6. The Mellotron, has become an icon..a pseudonym to great music in progmusic circuits. whats your thoughts on that and the particular instrument?

We are huge fans of the Mellotron. The distinctive, eerie sound that it makes played a big part in the development of the prog-rock style in the early 70's. Nowadays, it forms part of a whole library of sounds that we use, but it's still an important element of our sound. I was working on a song with a big ending the other day, and had to call up a Tron choir sound...sometimes, nothing else will do.

7. If the ultimate choice were given to you, which comes first, live performances or studio work? I realise that is 2 sides to one story, but please do tell...elaborate!?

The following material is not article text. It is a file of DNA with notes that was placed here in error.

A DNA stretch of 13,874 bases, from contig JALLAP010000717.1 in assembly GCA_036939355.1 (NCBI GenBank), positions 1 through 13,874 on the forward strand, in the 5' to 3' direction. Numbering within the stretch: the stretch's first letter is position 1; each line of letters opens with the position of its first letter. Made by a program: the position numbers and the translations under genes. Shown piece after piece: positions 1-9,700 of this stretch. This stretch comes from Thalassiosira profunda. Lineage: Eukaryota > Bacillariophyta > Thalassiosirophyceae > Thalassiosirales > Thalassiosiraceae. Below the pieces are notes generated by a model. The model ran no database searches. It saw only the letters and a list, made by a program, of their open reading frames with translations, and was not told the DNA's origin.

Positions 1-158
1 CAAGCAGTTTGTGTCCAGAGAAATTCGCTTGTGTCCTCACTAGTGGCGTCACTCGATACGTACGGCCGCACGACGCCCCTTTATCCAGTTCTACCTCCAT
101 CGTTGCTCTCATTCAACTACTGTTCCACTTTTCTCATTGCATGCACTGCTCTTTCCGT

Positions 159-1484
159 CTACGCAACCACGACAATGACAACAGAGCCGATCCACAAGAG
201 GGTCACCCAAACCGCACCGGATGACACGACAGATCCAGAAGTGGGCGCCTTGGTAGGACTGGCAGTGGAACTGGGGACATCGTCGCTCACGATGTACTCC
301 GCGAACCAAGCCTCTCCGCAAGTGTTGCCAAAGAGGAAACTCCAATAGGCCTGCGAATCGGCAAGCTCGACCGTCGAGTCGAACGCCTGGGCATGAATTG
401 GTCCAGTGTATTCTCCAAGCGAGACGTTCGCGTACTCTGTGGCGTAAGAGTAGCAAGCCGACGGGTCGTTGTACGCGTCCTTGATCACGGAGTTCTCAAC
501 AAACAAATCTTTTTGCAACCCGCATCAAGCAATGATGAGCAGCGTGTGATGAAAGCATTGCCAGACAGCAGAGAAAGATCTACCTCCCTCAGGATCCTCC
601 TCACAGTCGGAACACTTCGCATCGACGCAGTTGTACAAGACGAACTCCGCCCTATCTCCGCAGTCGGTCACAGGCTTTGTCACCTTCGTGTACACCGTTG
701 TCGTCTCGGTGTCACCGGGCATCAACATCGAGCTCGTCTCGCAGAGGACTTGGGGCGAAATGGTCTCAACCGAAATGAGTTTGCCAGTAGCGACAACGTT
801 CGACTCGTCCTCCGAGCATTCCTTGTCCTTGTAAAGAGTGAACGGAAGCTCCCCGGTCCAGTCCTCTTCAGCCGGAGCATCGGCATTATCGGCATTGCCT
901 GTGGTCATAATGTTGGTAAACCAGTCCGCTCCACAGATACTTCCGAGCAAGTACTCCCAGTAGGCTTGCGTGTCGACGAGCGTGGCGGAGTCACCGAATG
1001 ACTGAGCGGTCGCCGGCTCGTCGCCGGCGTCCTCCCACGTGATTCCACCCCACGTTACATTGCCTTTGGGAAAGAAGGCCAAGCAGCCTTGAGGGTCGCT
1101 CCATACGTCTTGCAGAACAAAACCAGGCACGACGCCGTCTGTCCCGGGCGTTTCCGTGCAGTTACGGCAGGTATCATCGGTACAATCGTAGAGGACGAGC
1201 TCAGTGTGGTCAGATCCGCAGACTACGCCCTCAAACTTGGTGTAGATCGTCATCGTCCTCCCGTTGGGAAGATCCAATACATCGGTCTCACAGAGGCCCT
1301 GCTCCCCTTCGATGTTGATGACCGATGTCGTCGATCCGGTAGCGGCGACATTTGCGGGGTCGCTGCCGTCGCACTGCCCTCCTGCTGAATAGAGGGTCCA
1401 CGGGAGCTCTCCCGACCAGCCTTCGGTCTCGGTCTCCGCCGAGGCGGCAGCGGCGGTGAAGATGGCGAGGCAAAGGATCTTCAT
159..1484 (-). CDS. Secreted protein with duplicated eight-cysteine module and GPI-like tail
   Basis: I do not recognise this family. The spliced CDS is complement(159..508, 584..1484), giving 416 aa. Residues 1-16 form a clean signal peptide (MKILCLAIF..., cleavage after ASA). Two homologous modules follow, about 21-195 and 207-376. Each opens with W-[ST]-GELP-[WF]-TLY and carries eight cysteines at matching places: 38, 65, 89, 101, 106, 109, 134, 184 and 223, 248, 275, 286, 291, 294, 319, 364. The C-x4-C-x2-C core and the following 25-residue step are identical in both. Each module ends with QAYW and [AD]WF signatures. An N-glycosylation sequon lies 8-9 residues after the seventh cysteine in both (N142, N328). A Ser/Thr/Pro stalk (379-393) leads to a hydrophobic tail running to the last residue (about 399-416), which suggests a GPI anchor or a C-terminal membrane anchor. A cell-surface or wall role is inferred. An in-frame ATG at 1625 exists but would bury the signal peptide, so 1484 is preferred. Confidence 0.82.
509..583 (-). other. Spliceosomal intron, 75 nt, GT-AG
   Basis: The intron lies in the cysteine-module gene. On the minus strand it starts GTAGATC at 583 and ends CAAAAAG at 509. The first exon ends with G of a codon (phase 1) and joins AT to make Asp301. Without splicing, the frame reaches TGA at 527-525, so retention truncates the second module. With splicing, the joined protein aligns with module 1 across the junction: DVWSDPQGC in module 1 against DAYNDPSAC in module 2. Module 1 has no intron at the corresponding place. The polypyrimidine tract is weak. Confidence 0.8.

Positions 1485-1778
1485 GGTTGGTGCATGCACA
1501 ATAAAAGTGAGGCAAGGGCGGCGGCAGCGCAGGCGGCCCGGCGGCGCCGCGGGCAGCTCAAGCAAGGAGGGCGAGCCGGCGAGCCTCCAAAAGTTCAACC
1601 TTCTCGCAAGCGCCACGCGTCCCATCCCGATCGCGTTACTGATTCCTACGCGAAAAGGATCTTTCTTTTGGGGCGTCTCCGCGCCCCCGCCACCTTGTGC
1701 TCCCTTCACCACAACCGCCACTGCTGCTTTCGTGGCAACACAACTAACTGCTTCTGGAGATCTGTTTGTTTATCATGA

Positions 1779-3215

To me, the writing and recording side of things is far more important. It gives us a chance to leave behind something of permanent significance. Gigs can be amazing, but they are ephemeral. At the moment, we have young kids and other commitments and only have a limited time for the band and we have decided to concentrate on studio work. However, we are keen to perform live again so priorities may change in the future.

8. In many interviews Beatles comes up as as the ultimate forerunners of prog!? In other words...without Beatles, no progscene as we see it today! Do you concur? Please elaborate!

The Beatles covered an astounding amount of territory in such a short period of time. Even today, some of their albums sound challenging and interesting. However, it's really difficult to separate out the threads of the development of prog. What would In the Court of the Crimson King have sounded like without the Beatles? Or Days of Future Passed? Those are impossible questions to answer.